Molting – The annual process by which a bird loses its feathers and replumes itself. Molting can also happen in a distressed or sick bird. Birds naturally molt in late summer or early fall, and the process takes about 8 weeks. Birds in molt do not lay eggs, using all of their energy to produce new plumage for the cold winter months.
Muff - Not to be confused with a “beard”, a muff is a group of feather’s under the chicken’s beak that grow out to the sides. Favorelles and Araucanas have muffs, and it is possible for breeds to display both the beard and muff.
NPIP - The National Poultry Improvement Plan. A national program to improve poultry health and prevent the spread of diseases. NPIP certifies poultry and eggs that might be sold across state or national borders.
Pasting – A common ailment in mail order chicks, pasting can also occur in home hatched chicks and adult chickens. Fecal matter gets stuck on the bird’s vent, sealing it closed. Left untreated, this condition is fatal. Pasting can be treated with lukewarm water and a Q-tip.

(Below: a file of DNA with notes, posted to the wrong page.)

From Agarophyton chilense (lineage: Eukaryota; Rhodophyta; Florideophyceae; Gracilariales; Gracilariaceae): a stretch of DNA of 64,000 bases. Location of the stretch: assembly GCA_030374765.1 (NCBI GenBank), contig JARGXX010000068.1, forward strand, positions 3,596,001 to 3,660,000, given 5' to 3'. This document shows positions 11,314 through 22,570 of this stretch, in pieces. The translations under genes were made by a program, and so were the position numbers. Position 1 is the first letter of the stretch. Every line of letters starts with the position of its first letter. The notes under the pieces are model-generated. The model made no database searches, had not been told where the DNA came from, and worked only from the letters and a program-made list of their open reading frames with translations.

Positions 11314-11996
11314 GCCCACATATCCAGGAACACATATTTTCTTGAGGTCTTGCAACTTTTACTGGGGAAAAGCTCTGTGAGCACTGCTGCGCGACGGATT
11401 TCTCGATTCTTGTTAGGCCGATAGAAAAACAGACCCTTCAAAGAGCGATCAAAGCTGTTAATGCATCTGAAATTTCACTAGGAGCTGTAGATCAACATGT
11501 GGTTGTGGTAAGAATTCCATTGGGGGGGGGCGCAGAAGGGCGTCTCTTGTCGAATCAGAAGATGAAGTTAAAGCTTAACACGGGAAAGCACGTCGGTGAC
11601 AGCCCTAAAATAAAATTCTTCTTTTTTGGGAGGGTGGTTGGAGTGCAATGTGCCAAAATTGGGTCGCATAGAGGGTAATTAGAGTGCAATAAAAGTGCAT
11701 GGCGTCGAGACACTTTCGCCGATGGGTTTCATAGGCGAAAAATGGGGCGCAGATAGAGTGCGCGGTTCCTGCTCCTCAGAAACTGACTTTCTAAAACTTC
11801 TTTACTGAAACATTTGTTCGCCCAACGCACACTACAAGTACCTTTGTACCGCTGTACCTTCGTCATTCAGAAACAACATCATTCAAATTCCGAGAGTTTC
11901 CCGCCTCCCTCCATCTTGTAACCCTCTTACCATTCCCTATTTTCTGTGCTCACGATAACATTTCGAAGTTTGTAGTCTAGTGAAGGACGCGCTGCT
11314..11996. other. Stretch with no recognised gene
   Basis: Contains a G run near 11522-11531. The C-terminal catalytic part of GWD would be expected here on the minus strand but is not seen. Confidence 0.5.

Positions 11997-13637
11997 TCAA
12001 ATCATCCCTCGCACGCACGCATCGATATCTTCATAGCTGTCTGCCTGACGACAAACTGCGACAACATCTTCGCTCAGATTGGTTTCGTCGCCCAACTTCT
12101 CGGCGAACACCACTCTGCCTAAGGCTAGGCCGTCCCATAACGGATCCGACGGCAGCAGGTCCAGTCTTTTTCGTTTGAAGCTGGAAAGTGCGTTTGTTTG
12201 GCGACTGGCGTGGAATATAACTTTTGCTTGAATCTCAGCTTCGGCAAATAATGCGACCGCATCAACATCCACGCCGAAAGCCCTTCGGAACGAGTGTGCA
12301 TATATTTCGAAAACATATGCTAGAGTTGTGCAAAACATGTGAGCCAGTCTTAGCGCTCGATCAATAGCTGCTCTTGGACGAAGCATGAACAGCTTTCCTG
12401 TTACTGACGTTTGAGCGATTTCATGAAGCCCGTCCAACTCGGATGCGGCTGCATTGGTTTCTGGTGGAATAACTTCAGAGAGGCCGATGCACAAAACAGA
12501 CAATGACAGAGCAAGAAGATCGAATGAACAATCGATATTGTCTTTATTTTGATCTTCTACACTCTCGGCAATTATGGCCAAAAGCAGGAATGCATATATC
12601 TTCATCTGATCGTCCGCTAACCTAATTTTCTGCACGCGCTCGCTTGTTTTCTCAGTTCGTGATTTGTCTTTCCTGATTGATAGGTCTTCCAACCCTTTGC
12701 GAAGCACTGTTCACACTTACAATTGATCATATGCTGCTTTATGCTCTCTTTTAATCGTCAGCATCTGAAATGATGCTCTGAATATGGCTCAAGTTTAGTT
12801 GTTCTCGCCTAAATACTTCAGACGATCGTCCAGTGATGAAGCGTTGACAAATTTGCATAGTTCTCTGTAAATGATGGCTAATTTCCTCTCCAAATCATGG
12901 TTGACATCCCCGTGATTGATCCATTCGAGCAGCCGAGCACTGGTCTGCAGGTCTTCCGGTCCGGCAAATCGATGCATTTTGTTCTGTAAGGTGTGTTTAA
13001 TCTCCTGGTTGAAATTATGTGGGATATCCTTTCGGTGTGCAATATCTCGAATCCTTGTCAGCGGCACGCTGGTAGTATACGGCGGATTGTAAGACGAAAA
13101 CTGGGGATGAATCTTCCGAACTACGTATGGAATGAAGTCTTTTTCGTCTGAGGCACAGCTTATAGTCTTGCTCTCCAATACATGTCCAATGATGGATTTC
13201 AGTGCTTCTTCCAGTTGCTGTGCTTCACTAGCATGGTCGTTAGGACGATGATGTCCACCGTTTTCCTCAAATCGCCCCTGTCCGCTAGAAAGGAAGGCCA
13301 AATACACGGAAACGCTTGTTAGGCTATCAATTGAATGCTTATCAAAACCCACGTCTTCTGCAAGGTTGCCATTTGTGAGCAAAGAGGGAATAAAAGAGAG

Pipping – The term for when a baby bird begins to crack through the egg in hatching.
Pullet – The term for a young female chicken.
Roosting/Roost – The place where birds of flight gather to rest and sleep at night. Chickens, turkeys, and other flying birds greatly prefer sleeping on a “roost” in a chicken coop, which can be built with an elevated pole or other perch. In the wild, they would sleep in trees to help avoid nighttime predators.
Saddle – The area and feathers at the end of a bird’s back, just before the tail.
Scales – The hard, overlapping plates on a chicken’s feet.
Straight Run – When ordering chicks, “straight run” refers to chicks that will arrive unsexed, a mix of both males and females.
Snood – The loose flap of skin that hangs over a turkey’s beak.
Tom - The term for an adult male turkey.
Vent – The rear opening in birds through which both excrement and eggs pass from the bird.
Wattles – The skin flaps under chicken’s beaks. These are usually larger in roosters than in hens.
Kirsten Lie-Nielsen farms about 2 acres of a suburban homestead using geese for weeding and guarding purposes, raising chickens for eggs, bees for honey, and maintaining vegetable gardens for personal use. Find Kirsten online at Hostile Valley Living's site, Facebook page, and Instagram, and read all of her MOTHER EARTH NEWS blog posts.